When parents don’t plan for the future, this can leave them unprepared and can bring difficulties to their children as well.
Statistics from Pew Research show that nearly 40% of adult children financially assist with the support of elderly parents. Often parents wait until they are retired or nearly retired to plan and to talk with their children about financial matters. This makes good planning harder.
Some parents take the initiative to talk with their children about their finances; others don’t. If you are the child or children that your parents would turn to if they needed help, then you should initiate that discussion in an appropriate way if they don’t. It is never too early. Such conversations can be started by talking about your own financial planning and asking how they handled theirs, or by asking them if they have been thinking about retirement or what they think they would do if they developed health problems.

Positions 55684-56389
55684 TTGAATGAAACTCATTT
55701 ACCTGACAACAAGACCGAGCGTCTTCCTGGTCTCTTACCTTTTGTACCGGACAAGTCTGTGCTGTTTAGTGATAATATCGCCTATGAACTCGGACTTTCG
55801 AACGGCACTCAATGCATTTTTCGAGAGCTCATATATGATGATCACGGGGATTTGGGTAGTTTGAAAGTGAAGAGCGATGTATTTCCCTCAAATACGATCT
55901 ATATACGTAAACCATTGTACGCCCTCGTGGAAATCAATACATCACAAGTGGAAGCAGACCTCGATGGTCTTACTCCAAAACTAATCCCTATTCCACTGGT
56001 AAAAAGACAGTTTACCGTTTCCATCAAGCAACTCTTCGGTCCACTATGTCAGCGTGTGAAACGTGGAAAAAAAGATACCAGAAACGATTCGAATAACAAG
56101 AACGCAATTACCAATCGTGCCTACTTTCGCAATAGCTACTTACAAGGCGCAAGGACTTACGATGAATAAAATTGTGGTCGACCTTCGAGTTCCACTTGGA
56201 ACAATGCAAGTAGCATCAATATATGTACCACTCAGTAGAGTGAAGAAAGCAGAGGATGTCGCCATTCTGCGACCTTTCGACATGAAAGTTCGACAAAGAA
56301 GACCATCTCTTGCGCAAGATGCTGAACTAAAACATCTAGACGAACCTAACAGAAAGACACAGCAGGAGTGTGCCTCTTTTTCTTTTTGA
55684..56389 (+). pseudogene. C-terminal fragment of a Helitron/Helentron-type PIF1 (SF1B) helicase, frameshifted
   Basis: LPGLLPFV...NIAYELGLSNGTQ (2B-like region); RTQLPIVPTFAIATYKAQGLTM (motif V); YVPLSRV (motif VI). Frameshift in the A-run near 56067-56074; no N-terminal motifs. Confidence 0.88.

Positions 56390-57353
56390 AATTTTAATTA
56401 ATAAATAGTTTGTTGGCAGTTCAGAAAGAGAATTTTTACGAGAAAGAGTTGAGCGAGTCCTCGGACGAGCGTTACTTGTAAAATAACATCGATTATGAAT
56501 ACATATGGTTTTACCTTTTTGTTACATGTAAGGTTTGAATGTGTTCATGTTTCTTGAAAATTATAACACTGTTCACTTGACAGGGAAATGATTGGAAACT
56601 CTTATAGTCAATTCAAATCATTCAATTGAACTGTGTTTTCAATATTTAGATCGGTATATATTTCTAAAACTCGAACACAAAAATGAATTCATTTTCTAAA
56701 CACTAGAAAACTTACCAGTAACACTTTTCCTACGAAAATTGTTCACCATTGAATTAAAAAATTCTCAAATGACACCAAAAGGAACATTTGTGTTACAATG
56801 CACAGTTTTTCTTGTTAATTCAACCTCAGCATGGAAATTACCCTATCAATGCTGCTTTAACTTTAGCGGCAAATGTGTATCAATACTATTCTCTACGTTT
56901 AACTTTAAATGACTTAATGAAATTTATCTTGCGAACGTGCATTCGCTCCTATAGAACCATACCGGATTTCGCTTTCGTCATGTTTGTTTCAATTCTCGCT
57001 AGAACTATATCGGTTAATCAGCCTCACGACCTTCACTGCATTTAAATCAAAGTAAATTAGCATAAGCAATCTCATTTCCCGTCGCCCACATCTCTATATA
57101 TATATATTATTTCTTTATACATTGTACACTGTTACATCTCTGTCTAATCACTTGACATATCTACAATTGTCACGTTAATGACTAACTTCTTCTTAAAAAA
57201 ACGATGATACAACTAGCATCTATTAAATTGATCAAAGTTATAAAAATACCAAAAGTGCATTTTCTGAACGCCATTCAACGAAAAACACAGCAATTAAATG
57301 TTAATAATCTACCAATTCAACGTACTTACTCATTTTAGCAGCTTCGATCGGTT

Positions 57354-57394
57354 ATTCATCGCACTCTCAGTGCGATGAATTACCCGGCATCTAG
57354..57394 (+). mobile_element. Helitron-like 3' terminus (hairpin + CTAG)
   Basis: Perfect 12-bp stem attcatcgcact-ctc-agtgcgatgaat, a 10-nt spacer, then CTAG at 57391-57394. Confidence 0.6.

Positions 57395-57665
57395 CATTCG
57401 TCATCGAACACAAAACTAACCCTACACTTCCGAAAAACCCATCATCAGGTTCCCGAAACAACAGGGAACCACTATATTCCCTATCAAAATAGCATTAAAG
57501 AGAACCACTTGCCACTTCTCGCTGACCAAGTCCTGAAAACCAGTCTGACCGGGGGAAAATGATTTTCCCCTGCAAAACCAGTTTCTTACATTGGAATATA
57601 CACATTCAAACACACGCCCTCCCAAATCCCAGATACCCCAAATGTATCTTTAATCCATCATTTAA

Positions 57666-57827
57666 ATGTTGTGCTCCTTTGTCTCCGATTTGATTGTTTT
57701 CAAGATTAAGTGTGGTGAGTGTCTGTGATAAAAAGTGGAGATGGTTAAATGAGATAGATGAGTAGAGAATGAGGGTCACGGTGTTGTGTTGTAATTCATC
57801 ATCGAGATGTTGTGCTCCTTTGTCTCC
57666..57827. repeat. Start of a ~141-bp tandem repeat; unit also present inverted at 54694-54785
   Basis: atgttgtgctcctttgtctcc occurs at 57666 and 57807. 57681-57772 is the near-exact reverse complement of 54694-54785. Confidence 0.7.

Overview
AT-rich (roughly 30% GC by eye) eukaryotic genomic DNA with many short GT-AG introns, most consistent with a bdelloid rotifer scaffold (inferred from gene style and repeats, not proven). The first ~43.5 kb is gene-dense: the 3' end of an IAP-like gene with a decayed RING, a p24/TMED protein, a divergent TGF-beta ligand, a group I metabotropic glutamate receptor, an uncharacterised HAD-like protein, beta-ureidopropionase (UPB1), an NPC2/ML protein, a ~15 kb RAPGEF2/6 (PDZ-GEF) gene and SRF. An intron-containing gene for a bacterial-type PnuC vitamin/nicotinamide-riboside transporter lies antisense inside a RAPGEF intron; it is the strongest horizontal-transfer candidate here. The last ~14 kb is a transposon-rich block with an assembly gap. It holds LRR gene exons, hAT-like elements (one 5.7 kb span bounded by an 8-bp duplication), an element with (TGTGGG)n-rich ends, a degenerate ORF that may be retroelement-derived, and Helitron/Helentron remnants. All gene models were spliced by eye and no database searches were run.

You need to find out in an appropriate way if they have done planning to cover them in case of death or disability. You need to know if they have authorized someone to act in case of emergency and where their important papers are located. You should find out if they have wills and powers of attorney in place. It would be helpful to know if they have long term care insurance and what retirement income they have or can expect.
If they are reluctant to talk with you about these things or you feel that more planning is necessary, you could suggest talking with an elder law attorney.